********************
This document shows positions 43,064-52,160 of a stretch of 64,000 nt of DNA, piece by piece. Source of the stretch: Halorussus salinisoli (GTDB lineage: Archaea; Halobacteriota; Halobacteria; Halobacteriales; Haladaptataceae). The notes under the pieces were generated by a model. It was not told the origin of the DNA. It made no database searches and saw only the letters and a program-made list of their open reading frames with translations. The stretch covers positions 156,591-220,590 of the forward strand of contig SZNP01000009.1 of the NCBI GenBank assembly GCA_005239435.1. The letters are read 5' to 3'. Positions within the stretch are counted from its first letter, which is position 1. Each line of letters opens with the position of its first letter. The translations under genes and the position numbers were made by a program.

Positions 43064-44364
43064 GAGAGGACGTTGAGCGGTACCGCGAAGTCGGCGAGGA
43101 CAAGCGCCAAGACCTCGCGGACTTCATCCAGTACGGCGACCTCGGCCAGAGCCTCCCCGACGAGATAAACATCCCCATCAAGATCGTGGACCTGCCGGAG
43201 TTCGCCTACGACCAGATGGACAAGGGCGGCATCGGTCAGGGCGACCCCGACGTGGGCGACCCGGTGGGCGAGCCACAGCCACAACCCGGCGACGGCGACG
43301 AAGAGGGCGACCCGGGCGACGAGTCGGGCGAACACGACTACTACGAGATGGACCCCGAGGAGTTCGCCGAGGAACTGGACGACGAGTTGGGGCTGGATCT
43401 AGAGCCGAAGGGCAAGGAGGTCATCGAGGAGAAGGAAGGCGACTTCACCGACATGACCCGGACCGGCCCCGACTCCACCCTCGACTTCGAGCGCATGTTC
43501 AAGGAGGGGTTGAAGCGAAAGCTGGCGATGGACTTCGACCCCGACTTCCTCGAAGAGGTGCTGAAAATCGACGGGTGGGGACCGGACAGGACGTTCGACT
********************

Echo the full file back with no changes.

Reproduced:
This document shows positions 43,064-52,160 of a stretch of 64,000 nt of DNA, piece by piece. Source of the stretch: Halorussus salinisoli (GTDB lineage: Archaea; Halobacteriota; Halobacteria; Halobacteriales; Haladaptataceae). The notes under the pieces were generated by a model. It was not told the origin of the DNA. It made no database searches and saw only the letters and a program-made list of their open reading frames with translations. The stretch covers positions 156,591-220,590 of the forward strand of contig SZNP01000009.1 of the NCBI GenBank assembly GCA_005239435.1. The letters are read 5' to 3'. Positions within the stretch are counted from its first letter, which is position 1. Each line of letters opens with the position of its first letter. The translations under genes and the position numbers were made by a program.

Positions 43064-44364
43064 GAGAGGACGTTGAGCGGTACCGCGAAGTCGGCGAGGA
43101 CAAGCGCCAAGACCTCGCGGACTTCATCCAGTACGGCGACCTCGGCCAGAGCCTCCCCGACGAGATAAACATCCCCATCAAGATCGTGGACCTGCCGGAG
43201 TTCGCCTACGACCAGATGGACAAGGGCGGCATCGGTCAGGGCGACCCCGACGTGGGCGACCCGGTGGGCGAGCCACAGCCACAACCCGGCGACGGCGACG
43301 AAGAGGGCGACCCGGGCGACGAGTCGGGCGAACACGACTACTACGAGATGGACCCCGAGGAGTTCGCCGAGGAACTGGACGACGAGTTGGGGCTGGATCT
43401 AGAGCCGAAGGGCAAGGAGGTCATCGAGGAGAAGGAAGGCGACTTCACCGACATGACCCGGACCGGCCCCGACTCCACCCTCGACTTCGAGCGCATGTTC
43501 AAGGAGGGGTTGAAGCGAAAGCTGGCGATGGACTTCGACCCCGACTTCCTCGAAGAGGTGCTGAAAATCGACGGGTGGGGACCGGACAGGACGTTCGACT